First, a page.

Microsoft Emacs.Net

A recent post at meta-doublasp hints at something Microsoft may have in the works: Emacs.Net. For many UNIX and Linux folks, emacs is probably old hat. Otherwise, here’s a quick overview.

Emacs is a popular UNIX text editor, often used to write software, configure systems and edit just about anything. Emacs is mainly used by technical folks, and is pretty easy to configure, extend and tweak if you are inclined. I haven’t used emacs much in the past decade, but it is a handy, light-weight editor also scoring high on the geek cred scale. As far as UNIX file editors go, emacs dates back to 1976 and has been developed in a fashion that retained it usefulness as it has been extended. To contrast with some other tools, emacs has endured the test of time and appears to keep on going. For more on Emacs, please check out the wiki.

Which brings us back to Microsoft’s premier development editor: Visual Studio (VS). I’ve been using Microsoft’s VS for the past decade and overall, each version has gotten bigger and at times more unwieldy, buggier and less usable. That is a shame because Microsoft has been cramming tons of work into adding features. I think on paper, VS ships a great spec: All kinds features, functions and capabilities. But over time, this editor has grown, and for some users, questionable usability and productivity.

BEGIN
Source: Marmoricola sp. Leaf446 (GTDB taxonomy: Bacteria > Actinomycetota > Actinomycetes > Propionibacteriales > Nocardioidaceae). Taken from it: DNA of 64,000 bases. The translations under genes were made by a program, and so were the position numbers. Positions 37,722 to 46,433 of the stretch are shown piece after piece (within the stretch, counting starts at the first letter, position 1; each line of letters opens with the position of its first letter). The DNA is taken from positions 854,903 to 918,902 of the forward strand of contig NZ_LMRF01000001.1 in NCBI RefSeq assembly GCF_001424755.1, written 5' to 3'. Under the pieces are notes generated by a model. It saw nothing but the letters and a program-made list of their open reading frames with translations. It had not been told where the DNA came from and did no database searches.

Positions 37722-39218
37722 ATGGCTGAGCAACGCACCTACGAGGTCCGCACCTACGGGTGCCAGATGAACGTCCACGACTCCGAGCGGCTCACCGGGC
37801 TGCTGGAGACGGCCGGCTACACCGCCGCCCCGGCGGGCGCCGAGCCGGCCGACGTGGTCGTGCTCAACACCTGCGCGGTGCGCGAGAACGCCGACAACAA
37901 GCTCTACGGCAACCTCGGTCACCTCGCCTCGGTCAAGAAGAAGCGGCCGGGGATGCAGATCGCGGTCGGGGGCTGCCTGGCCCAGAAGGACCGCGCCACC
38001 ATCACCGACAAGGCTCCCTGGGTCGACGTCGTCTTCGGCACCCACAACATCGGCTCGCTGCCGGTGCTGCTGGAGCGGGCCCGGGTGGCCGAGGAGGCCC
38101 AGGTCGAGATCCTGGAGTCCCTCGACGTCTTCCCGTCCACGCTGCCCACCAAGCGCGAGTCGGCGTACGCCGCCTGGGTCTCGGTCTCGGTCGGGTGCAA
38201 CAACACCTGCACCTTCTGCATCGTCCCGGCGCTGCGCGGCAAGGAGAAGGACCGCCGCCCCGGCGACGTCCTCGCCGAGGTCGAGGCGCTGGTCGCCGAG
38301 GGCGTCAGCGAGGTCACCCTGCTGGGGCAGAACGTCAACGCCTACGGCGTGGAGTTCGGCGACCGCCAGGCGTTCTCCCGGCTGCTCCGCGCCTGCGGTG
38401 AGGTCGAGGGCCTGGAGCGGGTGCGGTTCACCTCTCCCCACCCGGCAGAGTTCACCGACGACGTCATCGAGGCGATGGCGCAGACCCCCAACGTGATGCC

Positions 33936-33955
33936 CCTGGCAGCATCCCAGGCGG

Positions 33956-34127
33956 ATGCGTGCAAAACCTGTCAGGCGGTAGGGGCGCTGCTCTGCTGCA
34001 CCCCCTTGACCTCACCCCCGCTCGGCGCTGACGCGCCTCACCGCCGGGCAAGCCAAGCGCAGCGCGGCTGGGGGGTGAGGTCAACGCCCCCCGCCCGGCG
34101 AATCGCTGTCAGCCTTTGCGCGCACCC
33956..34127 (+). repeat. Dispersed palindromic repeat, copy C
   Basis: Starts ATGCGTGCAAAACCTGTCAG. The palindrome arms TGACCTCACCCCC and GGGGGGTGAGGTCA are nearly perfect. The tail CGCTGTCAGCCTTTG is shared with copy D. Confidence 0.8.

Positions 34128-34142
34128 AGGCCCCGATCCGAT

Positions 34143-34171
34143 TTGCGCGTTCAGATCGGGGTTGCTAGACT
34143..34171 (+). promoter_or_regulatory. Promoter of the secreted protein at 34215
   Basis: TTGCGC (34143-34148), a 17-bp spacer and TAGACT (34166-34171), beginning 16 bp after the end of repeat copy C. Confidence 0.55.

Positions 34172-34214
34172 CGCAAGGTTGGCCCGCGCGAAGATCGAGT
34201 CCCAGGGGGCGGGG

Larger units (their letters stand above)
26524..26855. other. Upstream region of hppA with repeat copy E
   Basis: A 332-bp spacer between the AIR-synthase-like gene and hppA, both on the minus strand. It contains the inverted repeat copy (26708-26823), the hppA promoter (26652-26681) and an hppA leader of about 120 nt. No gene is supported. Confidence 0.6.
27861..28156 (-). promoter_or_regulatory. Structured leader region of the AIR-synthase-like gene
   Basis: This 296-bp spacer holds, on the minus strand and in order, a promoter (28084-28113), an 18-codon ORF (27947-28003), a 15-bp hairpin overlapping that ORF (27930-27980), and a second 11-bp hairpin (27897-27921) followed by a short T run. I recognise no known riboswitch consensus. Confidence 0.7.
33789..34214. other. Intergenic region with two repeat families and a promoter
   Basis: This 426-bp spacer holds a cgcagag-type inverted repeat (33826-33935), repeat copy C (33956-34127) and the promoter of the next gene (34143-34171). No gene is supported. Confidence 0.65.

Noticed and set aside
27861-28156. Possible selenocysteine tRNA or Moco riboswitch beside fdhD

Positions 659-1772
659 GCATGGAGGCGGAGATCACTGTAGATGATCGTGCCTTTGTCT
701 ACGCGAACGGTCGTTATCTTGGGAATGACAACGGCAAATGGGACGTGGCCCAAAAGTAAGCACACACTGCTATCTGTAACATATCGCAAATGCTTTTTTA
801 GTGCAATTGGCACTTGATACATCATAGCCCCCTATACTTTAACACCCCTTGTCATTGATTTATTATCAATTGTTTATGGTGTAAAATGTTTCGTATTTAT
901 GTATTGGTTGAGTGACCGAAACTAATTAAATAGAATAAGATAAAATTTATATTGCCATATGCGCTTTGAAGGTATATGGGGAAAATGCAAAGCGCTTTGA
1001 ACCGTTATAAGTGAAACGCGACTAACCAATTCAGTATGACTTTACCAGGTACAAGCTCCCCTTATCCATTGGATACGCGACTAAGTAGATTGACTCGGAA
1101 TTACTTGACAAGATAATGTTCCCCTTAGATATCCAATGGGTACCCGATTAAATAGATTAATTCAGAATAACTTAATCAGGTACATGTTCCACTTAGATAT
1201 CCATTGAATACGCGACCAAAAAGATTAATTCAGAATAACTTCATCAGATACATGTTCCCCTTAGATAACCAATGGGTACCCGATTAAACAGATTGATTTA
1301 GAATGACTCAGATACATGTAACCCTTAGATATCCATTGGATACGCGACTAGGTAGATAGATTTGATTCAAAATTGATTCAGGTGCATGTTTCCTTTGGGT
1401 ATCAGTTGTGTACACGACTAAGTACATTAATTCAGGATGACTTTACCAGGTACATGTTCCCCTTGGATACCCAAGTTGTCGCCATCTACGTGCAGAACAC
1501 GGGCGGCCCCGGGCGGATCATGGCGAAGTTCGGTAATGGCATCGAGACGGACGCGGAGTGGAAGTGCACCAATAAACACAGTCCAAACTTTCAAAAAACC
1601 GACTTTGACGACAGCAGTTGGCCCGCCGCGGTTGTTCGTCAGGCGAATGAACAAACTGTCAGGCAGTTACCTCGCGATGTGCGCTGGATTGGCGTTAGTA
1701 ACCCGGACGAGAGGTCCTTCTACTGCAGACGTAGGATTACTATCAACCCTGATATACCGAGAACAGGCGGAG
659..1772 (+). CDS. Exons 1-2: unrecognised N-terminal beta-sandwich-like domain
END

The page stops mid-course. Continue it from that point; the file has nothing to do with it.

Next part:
One long running joke: Visual Studio was designed by and for executives. The meaning may be: At MS, Executives drive product direction. At other companies, Executives specify technology stacks, including development toolsets/Visual Studio.  What I’d find sad, is if MS executives don’t really know what they’re shipping (Visual Studio), and the other-company executives don’t really know what they’re buying.